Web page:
Dr. Jaxson-Jager agrees that porn can have benefits if both partners are watching together to help with their intimacy. However, both partners have to be completely willing. “It causes bad feelings when two people aren’t on the same page. They get upset—they stop speaking to each other because they were emotionally blackmailed into watching porn,” Dr. Jaxson-Jager says.

The harmful effects rise exponentially if a woman feels pressured into performing some of the acts portrayed in pornography. “The problem is that a lot of what happens in these videos is degrading and painful,” Dr. Jaxson-Jager says.

Pornography isn’t going to get lighter any time soon. Dr. Rebecca Whisnant, former director of Women’s and Gender Studies at the University of Dayton and editorial board member of the journal Sexualization, Media, and Society, has examined the portrayal of women in pornography. “Watching people have missionary sex over and over again gets boring. The industry has to escalate to keep men interested by pushing taboos and raising the level of aggression,” Dr. Whisnant says.

The internet makes it possible to find every niche imaginable from relatively innocent girls kissing girls to more extreme behavior like double penetration, rape fantasies, and digital manipulation to make performers look like children.

“Studies show that after watching a lot of porn, subjects had a more tolerant view on rape and were more likely to use coercion in sexual encounters,” Dr. Whisnant says. These extreme acts can become the new normal.  “Women in relationships with heavy porn users say the sex is more aggressive. They’ve done things they felt forced to do,” she continues.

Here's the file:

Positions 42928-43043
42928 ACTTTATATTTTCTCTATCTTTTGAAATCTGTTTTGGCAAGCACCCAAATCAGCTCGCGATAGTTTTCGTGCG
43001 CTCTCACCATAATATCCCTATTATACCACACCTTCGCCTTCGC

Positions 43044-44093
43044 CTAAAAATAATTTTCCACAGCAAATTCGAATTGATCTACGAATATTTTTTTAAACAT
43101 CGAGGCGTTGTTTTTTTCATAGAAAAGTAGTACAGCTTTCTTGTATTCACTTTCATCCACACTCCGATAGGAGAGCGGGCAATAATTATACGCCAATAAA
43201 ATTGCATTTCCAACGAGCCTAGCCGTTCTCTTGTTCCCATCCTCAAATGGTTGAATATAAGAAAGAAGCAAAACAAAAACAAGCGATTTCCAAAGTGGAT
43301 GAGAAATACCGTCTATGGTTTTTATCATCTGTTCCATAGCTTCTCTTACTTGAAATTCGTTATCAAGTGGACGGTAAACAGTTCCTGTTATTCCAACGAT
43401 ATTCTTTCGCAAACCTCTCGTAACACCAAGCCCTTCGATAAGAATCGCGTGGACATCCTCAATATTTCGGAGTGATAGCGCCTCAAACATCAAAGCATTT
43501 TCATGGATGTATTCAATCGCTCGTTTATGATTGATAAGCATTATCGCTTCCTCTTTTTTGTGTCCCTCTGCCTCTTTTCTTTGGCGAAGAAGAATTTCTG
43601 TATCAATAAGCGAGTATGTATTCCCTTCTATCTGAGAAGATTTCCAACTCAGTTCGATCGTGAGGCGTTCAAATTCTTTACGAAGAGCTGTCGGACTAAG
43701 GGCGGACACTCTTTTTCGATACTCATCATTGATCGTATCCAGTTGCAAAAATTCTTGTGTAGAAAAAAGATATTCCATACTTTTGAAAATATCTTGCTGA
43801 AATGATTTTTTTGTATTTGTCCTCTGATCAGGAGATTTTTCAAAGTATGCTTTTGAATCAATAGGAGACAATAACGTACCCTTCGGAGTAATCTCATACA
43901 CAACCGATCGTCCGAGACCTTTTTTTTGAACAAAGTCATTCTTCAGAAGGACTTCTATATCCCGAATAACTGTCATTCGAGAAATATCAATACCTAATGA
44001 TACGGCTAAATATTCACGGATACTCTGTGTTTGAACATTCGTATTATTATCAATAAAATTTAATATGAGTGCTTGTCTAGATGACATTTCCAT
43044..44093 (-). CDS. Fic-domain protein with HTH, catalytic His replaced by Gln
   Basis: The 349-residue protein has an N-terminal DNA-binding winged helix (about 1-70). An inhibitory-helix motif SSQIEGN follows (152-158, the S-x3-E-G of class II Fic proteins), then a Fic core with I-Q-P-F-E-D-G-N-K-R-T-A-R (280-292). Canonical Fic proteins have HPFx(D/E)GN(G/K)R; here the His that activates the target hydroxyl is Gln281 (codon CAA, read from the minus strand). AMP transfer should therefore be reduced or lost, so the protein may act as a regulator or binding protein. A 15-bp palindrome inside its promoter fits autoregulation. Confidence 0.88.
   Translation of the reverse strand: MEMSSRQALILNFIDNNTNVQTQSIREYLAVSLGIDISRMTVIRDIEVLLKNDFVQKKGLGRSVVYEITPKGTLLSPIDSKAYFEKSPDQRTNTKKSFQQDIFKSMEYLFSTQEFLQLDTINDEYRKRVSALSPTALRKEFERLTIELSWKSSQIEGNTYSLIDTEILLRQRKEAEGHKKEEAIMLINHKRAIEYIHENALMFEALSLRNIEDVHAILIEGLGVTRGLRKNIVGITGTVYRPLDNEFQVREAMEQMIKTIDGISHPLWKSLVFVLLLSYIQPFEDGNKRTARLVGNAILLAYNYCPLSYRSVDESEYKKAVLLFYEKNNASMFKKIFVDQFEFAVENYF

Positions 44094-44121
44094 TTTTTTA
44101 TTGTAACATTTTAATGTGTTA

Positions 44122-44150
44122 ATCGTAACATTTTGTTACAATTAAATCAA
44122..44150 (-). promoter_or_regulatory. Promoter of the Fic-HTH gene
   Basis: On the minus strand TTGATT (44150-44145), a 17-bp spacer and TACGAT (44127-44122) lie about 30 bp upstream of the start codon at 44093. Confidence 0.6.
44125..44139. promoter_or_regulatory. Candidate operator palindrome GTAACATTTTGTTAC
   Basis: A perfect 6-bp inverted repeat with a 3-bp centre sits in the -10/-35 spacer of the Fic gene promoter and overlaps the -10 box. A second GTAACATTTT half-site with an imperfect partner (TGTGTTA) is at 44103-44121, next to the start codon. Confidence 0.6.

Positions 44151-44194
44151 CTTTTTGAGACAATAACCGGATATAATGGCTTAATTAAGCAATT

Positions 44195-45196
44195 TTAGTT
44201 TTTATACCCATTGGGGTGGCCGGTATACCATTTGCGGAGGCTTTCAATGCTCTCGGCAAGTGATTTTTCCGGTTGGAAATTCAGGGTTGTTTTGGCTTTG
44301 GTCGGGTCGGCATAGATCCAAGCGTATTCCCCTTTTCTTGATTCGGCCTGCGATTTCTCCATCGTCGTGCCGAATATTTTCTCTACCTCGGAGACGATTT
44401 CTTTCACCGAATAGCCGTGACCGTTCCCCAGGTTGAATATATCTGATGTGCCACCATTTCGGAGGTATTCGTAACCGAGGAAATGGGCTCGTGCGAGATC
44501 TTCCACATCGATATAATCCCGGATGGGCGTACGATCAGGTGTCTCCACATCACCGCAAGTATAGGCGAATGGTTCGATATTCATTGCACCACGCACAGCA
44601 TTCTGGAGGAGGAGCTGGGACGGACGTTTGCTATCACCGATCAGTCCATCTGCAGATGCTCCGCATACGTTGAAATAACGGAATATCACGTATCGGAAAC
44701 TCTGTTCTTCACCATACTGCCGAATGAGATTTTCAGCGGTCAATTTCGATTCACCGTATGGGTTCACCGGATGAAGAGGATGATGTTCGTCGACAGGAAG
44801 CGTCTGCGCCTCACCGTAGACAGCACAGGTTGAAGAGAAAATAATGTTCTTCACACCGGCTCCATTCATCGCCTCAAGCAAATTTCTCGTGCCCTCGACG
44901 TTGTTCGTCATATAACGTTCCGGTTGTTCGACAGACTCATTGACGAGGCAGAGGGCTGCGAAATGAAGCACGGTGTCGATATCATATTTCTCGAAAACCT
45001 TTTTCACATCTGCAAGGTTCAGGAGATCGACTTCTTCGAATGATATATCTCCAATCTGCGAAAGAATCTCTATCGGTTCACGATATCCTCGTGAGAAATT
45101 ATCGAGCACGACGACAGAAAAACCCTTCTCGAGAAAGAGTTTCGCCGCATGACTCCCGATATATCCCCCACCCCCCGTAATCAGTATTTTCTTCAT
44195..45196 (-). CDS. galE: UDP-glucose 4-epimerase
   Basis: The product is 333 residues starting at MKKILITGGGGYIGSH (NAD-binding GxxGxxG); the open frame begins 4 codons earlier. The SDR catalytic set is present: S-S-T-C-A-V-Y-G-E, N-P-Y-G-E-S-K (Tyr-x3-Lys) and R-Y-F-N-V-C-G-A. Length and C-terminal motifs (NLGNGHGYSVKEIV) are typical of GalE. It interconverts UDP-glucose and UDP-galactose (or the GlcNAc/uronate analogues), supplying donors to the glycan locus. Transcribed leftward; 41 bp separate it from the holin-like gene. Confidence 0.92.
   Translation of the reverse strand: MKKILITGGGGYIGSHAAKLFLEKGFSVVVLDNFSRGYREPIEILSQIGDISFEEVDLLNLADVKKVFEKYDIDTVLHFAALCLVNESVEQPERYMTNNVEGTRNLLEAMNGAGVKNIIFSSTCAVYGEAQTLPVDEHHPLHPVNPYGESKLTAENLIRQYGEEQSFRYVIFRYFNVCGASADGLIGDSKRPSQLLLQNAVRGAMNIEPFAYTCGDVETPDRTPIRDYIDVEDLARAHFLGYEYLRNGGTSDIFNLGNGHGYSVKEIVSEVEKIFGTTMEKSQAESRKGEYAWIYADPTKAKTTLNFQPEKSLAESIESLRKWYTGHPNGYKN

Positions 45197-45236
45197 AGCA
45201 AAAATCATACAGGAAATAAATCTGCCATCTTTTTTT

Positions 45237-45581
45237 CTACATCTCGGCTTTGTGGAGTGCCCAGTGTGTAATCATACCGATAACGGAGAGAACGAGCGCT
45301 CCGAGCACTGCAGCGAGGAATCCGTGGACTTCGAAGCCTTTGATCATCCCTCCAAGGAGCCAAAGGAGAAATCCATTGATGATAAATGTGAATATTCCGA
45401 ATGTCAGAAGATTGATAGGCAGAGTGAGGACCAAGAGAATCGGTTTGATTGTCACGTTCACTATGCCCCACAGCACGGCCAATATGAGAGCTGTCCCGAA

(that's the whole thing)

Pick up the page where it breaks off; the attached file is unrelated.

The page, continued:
Amy Alkon points out that the key difference is between men who abuse porn and casual viewers. There will be men who cannot distinguish reality from fantasy, but those few don’t speak for the majority. “Most men know that if they’re the pizza guy, they’re not going to walk into an orgy,” Alkon says. “The moral is we have to be adults. Anything can hurt us if we overindulge. Don’t be a jerk and as long as you’re not watching porn while your girl is upstairs waiting for you, then you’ll be fine.”

The power of pornography to either destroy or enhance a relationship depends on the couple. The motive matters. Is porn used to exert sexual control over another person or is it used to explore greater intimacy? Communication and respect make all the difference.

To reach Amy Alkon, please email To reach Dr. Rebecca Whisnant, please email To reach Dr. Dr. Carol Jaxson-Jager please email

Don Hurst is a combat vet and a former police officer. He now lives in Dayton where he writes novels and plays. Reach DCP freelance writer Don Hurst at

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Don Hurst is a combat vet and a former police officer. He now lives in Dayton where he writes novels and plays. Reach DCP freelance writer Don Hurst at